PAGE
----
The sound of Luke’s own footsteps sounded foreign to him, now – claws clicking on the linoleum despite his efforts to the contrary. It was a constant reminder of what he was now – and thus of what he’d lost. At least he could walk, now; it had been weeks before he could do so at all, and weeks more before his balance was steady. Reaching for the refrigerator, and seeing a hand clad in soft grey fur, was still jarring.

“Oh, hey.”

It was a familiar voice, and it wasn’t like there were more than a half-dozen people with access to this house, but there were elements to it now that he’d never heard before. Yet another reminder that he didn’t need… “Hey, Monica,” he sighed, grabbing the jug of filtered water.

“Sorry I didn’t hear you come in. If I’d known the doctors had let you go, I’d have come pick you up.”

Luke bit back a twinge of irrational pique. She only means well, he told himself sternly, turning to the counter and reaching up for a glass. “Honestly, I needed something I could to by myself. Finally.

“I guess I can see that,” she said cautiously, hooking an errant curl of brown hair behind her ear. Then, with a brighter tone, “It’s good to see you around again, anyway – in one form or another.”

“If I actually had a choice in the matter…” He bit his lip.

“I know, I know.” She reached up to touch his shoulder, fingers sliding along his arm. “How are you feeling? Health-wise, I mean.”

Luke finished pouring and set the jug down, taking up the glass instead. “Well,” he sighed, “I can walk around properly. I’m past the synaesthesia. I could drive if I didn’t keep catching my claws on things – balance is fine, reactions are better than human normal. I’m not short of breath, I don’t gag at the least bit of scent, and thank fucking God I’m not itching anymore.”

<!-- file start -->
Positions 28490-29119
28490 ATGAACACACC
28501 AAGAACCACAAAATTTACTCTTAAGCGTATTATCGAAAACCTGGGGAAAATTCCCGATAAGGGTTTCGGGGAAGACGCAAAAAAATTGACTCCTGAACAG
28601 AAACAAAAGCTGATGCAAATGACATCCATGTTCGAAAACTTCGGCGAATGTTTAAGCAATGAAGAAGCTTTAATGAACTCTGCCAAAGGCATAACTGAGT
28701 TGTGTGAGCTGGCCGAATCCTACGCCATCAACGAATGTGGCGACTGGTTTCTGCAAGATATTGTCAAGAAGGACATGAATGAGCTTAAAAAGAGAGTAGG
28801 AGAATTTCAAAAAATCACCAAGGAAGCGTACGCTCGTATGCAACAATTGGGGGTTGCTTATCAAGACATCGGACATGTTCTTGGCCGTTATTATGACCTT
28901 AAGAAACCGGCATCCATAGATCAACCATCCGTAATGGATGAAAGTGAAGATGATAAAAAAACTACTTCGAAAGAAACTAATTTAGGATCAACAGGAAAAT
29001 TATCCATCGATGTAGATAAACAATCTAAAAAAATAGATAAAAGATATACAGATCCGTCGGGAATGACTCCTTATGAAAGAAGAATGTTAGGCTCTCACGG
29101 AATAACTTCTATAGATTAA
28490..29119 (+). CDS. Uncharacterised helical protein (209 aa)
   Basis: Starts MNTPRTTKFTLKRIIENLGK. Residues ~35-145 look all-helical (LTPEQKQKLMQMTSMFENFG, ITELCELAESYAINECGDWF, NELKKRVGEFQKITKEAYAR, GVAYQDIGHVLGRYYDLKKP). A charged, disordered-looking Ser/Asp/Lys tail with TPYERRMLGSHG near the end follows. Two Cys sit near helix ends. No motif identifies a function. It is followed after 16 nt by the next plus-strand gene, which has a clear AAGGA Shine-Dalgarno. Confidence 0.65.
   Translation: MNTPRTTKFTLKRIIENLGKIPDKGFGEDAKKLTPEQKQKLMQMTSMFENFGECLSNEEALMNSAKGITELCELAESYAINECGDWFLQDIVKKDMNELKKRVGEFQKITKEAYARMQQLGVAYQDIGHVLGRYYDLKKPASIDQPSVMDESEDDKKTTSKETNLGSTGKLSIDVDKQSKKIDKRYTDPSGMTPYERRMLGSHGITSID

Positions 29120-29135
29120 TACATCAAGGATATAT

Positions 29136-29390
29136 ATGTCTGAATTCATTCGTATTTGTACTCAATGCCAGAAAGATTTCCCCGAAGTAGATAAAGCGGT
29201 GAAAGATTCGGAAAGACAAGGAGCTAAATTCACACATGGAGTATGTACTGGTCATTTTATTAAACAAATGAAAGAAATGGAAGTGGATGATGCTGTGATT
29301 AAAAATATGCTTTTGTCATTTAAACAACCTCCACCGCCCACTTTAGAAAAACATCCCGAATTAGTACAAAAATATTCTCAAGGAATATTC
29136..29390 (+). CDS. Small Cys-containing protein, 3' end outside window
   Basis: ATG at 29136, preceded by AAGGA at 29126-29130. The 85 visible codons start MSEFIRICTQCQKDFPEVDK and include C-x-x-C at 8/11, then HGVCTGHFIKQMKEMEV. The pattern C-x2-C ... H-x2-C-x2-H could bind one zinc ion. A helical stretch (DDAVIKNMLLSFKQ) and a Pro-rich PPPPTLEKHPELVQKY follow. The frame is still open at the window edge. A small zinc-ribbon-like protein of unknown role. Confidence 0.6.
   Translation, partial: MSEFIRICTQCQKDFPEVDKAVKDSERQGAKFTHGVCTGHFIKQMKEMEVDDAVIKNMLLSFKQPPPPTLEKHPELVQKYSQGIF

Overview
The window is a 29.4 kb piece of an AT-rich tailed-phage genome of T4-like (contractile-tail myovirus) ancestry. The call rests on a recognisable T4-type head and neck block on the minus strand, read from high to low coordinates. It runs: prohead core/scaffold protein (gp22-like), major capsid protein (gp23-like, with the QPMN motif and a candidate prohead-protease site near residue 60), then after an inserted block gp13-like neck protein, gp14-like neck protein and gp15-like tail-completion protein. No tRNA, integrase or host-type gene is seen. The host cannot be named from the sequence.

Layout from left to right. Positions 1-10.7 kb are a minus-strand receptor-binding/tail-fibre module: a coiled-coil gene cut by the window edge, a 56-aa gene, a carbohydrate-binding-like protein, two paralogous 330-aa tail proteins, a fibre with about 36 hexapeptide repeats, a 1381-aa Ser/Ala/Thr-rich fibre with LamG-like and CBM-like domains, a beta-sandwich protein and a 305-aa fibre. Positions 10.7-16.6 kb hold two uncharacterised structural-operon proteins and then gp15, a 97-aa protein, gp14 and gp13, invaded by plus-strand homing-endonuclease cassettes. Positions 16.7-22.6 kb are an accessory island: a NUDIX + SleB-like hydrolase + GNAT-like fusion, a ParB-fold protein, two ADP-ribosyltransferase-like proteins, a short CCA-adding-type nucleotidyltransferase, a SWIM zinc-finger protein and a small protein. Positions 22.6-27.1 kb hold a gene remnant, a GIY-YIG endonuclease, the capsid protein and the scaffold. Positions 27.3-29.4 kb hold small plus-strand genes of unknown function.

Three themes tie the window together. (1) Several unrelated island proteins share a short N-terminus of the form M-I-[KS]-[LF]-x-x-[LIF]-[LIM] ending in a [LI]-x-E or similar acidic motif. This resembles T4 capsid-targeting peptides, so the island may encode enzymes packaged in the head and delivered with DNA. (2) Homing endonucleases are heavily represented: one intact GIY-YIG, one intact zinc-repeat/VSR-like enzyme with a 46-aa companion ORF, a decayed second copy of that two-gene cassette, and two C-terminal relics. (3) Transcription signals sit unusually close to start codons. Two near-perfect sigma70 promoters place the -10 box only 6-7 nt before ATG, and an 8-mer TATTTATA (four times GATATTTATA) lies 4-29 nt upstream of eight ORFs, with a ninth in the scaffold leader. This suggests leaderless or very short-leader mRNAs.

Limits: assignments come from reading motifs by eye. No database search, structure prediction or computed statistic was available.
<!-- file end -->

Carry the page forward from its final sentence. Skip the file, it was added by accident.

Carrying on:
Monica winced. “You know, with the entire list of symptoms you just rattled through and everything else, I guess it really says something that the thing everyone who contracts PMV remembers most is the itching.

“The other things I could do something to ease. The itching never stopped.” Luke glared down at the fur he now sported. “If I was still human, I might feel like I could have a normal life again.”

“Shh…” She reached up to his cheek, tracing the outline of his musteline muzzle. “You’ll get through it. It’ll be okay.”

Luke blinked in spite of himself. “You… never seemed to be the touchy-feely type, Monica. Not that I mind,” he hastened to add.

“Well, I, uh…” Flushing a bit, she looked away. “At least you got a very, um, nice-looking form of proteomorph.”

Suddenly he felt dizzy, and it wasn’t a complication from having his body regrow itself like a mink’s. “Monica? Are you saying…?”

“I’m saying,” she said, turning back toward him, “that if you’ve had enough of being alone at the hospital… you don’t need to be tonight. You’re a good guy, you deserve better than that, and… honestly, that looks really good on you, and I’m… curious.”

“I thought you were pretty much asexual,” Luke objected.

“So did I.” Monica shrugged. “Guess I’m just not into your everyday human.”

Then she leaned in, tucked a hand behind his neck, and kissed him.